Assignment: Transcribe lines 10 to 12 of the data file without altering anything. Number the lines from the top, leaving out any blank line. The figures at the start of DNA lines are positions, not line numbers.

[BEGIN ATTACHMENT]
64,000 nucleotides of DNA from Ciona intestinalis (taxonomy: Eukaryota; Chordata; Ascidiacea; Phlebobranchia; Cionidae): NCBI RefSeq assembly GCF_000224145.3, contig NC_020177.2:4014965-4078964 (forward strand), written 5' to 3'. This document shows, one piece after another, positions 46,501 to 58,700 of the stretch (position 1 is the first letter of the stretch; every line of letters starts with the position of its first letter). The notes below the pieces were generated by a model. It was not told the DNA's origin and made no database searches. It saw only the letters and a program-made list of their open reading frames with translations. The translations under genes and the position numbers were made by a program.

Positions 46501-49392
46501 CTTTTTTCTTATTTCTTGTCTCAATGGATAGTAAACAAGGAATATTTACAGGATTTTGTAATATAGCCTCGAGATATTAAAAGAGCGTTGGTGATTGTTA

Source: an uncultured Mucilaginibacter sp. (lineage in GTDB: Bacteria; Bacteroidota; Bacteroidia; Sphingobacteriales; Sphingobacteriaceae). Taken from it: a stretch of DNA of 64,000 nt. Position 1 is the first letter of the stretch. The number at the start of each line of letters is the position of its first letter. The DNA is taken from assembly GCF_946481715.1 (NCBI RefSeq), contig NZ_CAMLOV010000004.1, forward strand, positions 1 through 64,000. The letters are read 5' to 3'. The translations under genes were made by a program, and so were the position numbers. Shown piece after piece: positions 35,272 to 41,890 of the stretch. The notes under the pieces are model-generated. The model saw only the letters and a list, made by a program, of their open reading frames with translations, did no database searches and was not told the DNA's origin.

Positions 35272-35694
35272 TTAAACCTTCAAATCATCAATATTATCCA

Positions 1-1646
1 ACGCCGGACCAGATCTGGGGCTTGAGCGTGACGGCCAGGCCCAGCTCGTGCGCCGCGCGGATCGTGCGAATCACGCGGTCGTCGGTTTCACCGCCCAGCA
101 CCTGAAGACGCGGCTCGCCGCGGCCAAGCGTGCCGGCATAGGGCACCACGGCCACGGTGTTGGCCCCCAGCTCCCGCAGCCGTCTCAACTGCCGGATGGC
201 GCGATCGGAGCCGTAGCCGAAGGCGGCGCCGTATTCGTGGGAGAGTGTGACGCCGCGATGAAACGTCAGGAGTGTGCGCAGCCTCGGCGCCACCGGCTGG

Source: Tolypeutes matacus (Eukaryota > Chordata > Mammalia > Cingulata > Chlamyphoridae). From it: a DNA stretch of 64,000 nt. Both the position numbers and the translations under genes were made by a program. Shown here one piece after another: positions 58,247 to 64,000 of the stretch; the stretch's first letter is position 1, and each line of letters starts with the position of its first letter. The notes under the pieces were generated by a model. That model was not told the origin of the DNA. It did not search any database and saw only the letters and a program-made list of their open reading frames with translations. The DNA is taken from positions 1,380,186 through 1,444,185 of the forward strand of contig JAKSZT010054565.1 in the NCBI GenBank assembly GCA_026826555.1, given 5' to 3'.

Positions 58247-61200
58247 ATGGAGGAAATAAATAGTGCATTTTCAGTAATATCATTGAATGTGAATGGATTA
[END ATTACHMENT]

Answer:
201 GCGATCGGAGCCGTAGCCGAAGGCGGCGCCGTATTCGTGGGAGAGTGTGACGCCGCGATGAAACGTCAGGAGTGTGCGCAGCCTCGGCGCCACCGGCTGG

Source: Tolypeutes matacus (Eukaryota > Chordata > Mammalia > Cingulata > Chlamyphoridae). From it: a DNA stretch of 64,000 nt. Both the position numbers and the translations under genes were made by a program. Shown here one piece after another: positions 58,247 to 64,000 of the stretch; the stretch's first letter is position 1, and each line of letters starts with the position of its first letter. The notes under the pieces were generated by a model. That model was not told the origin of the DNA. It did not search any database and saw only the letters and a program-made list of their open reading frames with translations. The DNA is taken from positions 1,380,186 through 1,444,185 of the forward strand of contig JAKSZT010054565.1 in the NCBI GenBank assembly GCA_026826555.1, given 5' to 3'.

Positions 58247-61200